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Brought to you by the Resident and Fellow Section of Neurology®.
May 15, 2012
Nocturnal wandering or sleepwalking episodes arise from slow–wave sleep and are characterized by motor activity, impaired judgment, relative unresponsiveness to environmental stimuli, and variable retrograde amnesia. This affects about 3.5% of the U.S. general adult population. People who are chronically sleep deprived or have fragmentation of sleep may be at higher risk for sleepwalking. Historically it has been speculated that sleepwalking is mostly associated with psychiatric conditions, but studies have shown other organic bases to sleepwalking. In fact, many sleepwalkers also suffer from sleep–disordered breathing disorders, and the nocturnal wandering may disappear with successful treatment of the breathing disorder.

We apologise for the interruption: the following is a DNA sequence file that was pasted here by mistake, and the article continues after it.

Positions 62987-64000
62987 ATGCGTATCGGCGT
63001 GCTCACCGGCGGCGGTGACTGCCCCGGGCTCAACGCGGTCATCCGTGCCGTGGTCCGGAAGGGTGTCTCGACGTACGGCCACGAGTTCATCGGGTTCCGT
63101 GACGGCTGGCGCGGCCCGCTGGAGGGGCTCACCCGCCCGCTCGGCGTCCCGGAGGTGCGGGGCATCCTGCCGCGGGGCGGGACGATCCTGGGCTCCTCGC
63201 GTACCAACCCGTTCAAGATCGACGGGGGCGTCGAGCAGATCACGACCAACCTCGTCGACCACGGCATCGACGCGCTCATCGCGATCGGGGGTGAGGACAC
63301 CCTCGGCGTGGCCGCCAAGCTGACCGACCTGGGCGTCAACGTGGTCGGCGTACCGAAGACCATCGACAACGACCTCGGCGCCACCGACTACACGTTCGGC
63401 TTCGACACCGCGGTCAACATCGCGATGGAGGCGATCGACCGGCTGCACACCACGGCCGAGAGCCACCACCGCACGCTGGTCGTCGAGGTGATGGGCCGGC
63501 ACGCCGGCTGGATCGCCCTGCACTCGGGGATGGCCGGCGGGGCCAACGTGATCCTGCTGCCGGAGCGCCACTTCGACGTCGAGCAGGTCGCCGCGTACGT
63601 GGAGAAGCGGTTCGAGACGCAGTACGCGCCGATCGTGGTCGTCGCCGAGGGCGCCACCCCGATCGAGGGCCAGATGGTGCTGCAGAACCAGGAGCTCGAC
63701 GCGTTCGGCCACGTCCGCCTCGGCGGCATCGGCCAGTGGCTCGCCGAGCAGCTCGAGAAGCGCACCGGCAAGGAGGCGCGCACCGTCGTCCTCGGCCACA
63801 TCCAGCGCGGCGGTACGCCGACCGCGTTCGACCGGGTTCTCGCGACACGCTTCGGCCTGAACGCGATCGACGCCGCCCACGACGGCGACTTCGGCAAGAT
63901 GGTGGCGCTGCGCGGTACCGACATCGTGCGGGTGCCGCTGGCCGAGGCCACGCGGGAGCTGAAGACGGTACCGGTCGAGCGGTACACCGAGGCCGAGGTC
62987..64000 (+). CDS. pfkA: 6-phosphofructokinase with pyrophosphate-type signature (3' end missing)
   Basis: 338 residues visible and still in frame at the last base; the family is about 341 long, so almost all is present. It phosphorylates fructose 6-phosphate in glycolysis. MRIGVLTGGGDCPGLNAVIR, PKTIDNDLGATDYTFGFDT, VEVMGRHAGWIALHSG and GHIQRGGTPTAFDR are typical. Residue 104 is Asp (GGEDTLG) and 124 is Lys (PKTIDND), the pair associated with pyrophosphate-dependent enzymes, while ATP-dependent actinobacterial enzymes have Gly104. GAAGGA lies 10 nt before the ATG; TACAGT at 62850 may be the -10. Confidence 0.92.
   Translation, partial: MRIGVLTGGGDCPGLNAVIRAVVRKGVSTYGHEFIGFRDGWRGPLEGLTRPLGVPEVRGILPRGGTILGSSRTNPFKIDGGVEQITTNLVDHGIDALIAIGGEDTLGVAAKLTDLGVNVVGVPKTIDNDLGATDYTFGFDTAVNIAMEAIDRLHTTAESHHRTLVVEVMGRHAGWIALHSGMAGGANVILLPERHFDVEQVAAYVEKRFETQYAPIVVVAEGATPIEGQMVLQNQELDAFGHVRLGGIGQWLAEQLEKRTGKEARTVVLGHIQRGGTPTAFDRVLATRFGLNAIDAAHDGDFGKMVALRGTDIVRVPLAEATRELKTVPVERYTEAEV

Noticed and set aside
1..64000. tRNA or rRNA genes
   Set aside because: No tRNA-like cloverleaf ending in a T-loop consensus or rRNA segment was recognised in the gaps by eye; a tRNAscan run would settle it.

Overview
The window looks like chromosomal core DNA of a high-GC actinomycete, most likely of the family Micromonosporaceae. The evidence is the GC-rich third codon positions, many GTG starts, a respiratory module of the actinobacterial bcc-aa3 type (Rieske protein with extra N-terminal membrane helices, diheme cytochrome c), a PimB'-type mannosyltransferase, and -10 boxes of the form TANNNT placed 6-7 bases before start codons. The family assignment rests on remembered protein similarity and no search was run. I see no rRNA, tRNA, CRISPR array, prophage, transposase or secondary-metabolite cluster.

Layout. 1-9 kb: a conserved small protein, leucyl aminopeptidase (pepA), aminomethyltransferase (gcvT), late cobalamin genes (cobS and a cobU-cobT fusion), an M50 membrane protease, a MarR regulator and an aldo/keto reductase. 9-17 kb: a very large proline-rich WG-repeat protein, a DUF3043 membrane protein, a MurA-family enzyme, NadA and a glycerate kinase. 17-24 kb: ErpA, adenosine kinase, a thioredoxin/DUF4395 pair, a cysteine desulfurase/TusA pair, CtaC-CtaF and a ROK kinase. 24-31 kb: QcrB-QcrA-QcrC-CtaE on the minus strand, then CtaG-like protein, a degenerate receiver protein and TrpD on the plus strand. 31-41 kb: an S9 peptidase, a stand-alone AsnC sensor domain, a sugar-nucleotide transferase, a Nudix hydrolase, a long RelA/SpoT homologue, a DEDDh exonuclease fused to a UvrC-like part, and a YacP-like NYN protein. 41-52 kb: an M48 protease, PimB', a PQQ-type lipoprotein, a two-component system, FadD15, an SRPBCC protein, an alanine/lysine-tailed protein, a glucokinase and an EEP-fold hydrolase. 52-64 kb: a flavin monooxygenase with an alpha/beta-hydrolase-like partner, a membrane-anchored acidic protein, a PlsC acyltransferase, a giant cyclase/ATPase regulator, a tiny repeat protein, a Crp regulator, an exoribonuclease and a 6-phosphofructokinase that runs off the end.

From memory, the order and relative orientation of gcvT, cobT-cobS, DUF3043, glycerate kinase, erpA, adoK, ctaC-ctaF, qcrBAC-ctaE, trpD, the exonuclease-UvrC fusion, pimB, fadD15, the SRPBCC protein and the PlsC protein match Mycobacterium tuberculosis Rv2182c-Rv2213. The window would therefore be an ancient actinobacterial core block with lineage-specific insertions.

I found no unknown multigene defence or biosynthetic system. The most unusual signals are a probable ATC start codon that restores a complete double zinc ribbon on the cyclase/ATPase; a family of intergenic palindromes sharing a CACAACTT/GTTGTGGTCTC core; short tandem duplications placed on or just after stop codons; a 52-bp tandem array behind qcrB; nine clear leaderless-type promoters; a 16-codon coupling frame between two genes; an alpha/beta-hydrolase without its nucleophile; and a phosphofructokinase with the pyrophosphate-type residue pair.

1. Ohayon MM, Mahowald MW, Dauvilliers Y, Krystal AD, Leger D. Prevalence and Comorbidity of Nocturnal Wandering in the U.S. Adult General Population. Neurology 2012; 78: 1583–1589.
2. Guilleminault C, Kirisoglu C, Bao G, Arias V, Chan A, Li KK. Adult chronic sleepwalking and its treatment based on polysomnography. Brain 2005; 128: 1062–1069.
Submitted by: Jennifer E. Fugate, DO
Disclosure: Dr. Fugate serves on the editorial team for the Neurology Resident and Fellow Section.
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